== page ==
BBedit’s shell worksheet can be a really handy tool for batch renaming files. I was inspired to give it a shot after seeing a script that handed off a directory listing for editing. Here’s a really trivial example. Let’s say I have a directory containing the following files (and I’ve cd‘d to it in the worksheet):
And let’s say those files are actually Markdown, so I want to change the extension to .md.
First, type ls and execute it with Control-Return to get the listing of those files in your worksheet window. The result looks like the example above.
Next, highlight the listing, and bring up the “Find” dialogue. Make sure that “Grep” and “Selected text only” are selected.
Enter the pattern (.*?)(\.txt), meaning a lazy search of any characters up to a literal .txt, broken into two tokens. The first token is the file name, the second token is the extension. You want to replace that with mv \1\2 \1.md;. The result will look like this:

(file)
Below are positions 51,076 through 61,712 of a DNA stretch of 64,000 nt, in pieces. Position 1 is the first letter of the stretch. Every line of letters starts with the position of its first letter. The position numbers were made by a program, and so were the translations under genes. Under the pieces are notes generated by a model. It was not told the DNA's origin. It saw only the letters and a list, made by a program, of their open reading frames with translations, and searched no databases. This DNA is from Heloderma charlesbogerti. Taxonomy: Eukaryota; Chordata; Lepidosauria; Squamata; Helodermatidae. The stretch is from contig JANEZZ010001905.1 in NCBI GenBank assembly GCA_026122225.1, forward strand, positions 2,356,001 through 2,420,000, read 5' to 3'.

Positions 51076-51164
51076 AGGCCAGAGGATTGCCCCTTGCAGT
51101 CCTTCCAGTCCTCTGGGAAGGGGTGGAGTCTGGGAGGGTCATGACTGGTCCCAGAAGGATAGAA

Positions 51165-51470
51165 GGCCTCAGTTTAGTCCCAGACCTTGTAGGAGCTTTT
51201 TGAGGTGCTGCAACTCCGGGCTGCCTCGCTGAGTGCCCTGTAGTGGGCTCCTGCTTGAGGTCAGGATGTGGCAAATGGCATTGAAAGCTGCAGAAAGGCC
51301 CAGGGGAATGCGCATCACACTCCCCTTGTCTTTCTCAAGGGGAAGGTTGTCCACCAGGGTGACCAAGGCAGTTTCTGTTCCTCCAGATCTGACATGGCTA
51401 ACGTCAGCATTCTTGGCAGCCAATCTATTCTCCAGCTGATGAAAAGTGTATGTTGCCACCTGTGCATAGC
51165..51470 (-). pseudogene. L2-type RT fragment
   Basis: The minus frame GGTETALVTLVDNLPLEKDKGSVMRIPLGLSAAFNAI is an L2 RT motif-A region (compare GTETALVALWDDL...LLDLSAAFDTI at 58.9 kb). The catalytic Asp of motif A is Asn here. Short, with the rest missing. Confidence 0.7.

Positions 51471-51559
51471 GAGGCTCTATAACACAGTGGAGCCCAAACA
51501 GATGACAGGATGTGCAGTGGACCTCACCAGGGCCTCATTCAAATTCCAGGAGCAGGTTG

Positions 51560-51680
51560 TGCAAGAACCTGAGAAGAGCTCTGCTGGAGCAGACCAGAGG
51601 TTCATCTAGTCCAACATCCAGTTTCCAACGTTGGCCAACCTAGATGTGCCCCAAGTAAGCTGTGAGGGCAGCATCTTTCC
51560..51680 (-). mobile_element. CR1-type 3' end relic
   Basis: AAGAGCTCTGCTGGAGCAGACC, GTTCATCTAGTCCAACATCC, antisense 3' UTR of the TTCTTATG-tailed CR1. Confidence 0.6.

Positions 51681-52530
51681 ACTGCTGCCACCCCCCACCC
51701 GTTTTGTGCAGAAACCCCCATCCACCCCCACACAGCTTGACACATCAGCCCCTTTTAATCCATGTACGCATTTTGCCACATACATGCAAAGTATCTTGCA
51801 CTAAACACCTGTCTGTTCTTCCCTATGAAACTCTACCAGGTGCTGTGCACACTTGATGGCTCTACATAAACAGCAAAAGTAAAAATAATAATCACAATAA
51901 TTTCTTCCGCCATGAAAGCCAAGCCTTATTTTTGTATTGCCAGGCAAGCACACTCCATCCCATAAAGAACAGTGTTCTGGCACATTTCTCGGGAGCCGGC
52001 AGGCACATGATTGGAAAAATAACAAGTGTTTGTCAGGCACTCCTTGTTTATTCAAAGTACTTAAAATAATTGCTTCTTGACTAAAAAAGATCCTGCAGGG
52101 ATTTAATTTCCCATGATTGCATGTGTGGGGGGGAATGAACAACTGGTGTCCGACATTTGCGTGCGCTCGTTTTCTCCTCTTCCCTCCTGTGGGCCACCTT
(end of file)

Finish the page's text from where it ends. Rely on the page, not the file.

Select those lines and execute them using Control-Return. If you do another ls, you’ll see your files have been renamed.
This example is really simple, just to get you thinking about the kind of file renaming you can do. Remember that a shell worksheet in BBEdit is a regular editing window. Any snippets, scripts, or text factory you have set up are available to you.
I’ve moved on from ps aux | grep -i processname; kill PID. The Mac (along with many other Unix-likes) has two handy utilities: pgrep and pkill. pgrep does a case-insensitive search for processes matching the expression you provide, and returns all matching PIDs, one per line. pkill does the same search, but just kills the matching processes instead of returning the PIDs.
A common use case for me is middleman hanging when I change the config.rb. I could kill it using the following:
kill `pgrep middleman`
One of the benefits of using pkill is that you can run the command interactively. Handy if you end up searching on the scripting language running the process, rather than something a bit more unique.